My son is a big part of why I’m here and why I do this work
In November 2011, Ann lost her beloved 19-year-old son Brian to suicide.
I’ve met so many families like mine, who have lost a child away at college. And they had no idea how much their child was struggling.
Brian had loved high school, especially time spent with friends and playing on his travel lacrosse team. He also struggled with anxiety and depression. Brian saw a therapist and took medication. Even when symptoms exhausted him, he seemed to quickly recover.
By the time he started college, he appeared to be doing better. The youngest of Ann’s three sons, Brian loved snowboarding. He chose Castleton State College in Vermont to be near the mountains.
The transition to college was great. He had so many friends there and at home in Connecticut. But I noticed when he came home at the end of his freshman year there was just something a little bit off. I couldn’t pinpoint it.
Brian couldn’t wait to go back to school again, though. Whenever Ann voiced her concern, he would say, “Don’t worry about me because I’m in my safe place.”
Brian died during his sophomore year of college.
The ripple effects from suicide just go on and on and on and on. We’re a family in a small community. Our house was like a revolving door when Brian died, and people were coming from out of the woodwork. I think they were just shocked. Like, ‘How could this happen to a family like them?’
For the first couple of years, Ann functioned, but barely. She went to counseling as well as a grief support group with her husband. She started to attend workshops and trainings to learn as much as she could about suicide.
In 2014, she sat her husband and two older sons down.
I told them “I don’t know what we’re going to do, but I need to do something. And I’m going to call it Project Brian.”
That was the beginning of the Brian Dagle Foundation. Ann and her family established the organization to support others experiencing the grief of losing a loved one to suicide, and to educate members of the community about suicide prevention.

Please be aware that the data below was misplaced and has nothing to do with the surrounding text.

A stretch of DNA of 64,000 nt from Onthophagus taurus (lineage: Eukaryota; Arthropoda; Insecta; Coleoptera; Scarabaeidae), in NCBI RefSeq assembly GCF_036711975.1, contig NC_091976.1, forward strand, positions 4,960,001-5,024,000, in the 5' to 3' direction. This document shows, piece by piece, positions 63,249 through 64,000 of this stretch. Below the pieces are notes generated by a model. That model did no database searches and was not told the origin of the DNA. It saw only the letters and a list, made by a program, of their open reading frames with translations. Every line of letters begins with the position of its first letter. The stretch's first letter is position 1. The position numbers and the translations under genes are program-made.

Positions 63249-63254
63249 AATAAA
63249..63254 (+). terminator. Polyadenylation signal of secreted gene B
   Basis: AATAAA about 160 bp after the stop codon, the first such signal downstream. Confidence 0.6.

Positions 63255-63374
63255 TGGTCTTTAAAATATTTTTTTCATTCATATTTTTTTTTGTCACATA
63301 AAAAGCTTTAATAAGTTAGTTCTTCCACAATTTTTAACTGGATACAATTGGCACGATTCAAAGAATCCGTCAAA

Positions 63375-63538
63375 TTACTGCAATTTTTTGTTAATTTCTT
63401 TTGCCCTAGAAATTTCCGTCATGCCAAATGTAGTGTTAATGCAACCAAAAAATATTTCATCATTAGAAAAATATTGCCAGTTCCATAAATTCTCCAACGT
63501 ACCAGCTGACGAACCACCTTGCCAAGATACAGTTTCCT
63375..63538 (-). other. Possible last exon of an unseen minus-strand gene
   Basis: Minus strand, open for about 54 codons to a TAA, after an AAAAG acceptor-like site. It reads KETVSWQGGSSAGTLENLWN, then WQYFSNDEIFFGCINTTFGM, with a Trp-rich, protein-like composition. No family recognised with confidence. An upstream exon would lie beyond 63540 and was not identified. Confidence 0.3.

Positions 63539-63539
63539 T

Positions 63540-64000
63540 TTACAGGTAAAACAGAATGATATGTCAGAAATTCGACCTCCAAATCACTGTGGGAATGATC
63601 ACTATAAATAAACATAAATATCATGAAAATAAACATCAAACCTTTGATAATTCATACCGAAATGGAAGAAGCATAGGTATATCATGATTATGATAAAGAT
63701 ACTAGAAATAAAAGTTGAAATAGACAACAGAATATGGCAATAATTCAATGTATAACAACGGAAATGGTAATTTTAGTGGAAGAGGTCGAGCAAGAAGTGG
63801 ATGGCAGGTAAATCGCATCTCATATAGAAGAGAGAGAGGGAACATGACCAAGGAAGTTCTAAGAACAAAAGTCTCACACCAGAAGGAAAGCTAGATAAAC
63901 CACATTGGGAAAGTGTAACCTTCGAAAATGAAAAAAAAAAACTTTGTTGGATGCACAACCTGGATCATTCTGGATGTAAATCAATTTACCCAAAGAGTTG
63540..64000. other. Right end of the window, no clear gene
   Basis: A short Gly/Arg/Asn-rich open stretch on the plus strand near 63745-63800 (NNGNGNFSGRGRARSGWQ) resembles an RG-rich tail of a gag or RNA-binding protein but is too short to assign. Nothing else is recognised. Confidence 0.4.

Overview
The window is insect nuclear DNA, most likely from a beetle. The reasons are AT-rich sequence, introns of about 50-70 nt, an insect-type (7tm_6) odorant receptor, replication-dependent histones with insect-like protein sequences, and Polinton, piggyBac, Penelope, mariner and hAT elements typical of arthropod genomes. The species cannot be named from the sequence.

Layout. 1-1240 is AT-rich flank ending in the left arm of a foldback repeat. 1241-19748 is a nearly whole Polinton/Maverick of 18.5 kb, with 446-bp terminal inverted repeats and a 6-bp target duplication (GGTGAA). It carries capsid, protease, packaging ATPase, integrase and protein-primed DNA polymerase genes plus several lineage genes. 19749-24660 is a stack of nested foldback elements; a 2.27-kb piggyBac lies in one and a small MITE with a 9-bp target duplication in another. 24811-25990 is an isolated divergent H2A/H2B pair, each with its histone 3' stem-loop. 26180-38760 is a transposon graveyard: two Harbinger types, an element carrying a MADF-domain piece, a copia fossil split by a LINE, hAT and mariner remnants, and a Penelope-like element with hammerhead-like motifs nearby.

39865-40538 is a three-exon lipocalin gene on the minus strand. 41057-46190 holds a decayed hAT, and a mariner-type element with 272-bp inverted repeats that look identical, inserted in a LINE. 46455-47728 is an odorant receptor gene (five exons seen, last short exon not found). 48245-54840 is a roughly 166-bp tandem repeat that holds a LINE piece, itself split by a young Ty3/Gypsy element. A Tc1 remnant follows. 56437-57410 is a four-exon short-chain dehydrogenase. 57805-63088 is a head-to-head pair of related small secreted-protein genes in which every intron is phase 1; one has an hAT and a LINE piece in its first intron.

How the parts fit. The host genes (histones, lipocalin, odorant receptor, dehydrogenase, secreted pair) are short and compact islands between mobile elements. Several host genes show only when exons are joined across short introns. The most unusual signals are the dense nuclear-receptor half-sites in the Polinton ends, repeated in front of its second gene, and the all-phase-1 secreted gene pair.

The foundation’s base, Brian’s Healing Hearts Center, is a welcoming home on Niantic, Connecticut’s Main Street. The center has cozy rooms, a sprawling porch, and doors that are open to anyone grieving the loss of someone important in their lives. Guests can attend support groups, reading groups, social events, and receive grief counseling—all at no cost.
Ann developed the foundation with “a lot of starts and stops.” Putting herself out there, and sharing about a painful topic, was sometimes as exhausting as it was meaningful.
She has met with lawmakers in Washington D.C. and Connecticut to advocate for suicide research and awareness. She has been a companion to hundreds of grieving people—both in groups and in one-on-one settings—and has trained countless others in suicide prevention.
I never thought I would survive this, nor did I want to survive in the beginning. But I’m glad I did. I live again, I love again. I have a full life with family, friends, our community, and the work that we do now.
The most beautiful moments happen when she sees fellow suicide loss survivors engage with life again after months, a year, three years, or however long they need.
For Ann, Brian is at the heart of such gifts.
It’s been more than ten years, but our story doesn’t end just because he’s gone from me physically. I still have a relationship with him in my own way. I still talk to him, and I think he talks to me.
Brian, who was a friend to everybody and was always there for others, continues to inspire Ann.
I think I’m carrying on some of the work that he would do. His story doesn’t have to end and mine doesn’t either. It goes on. I go on, and he goes on, and we are able to do this together.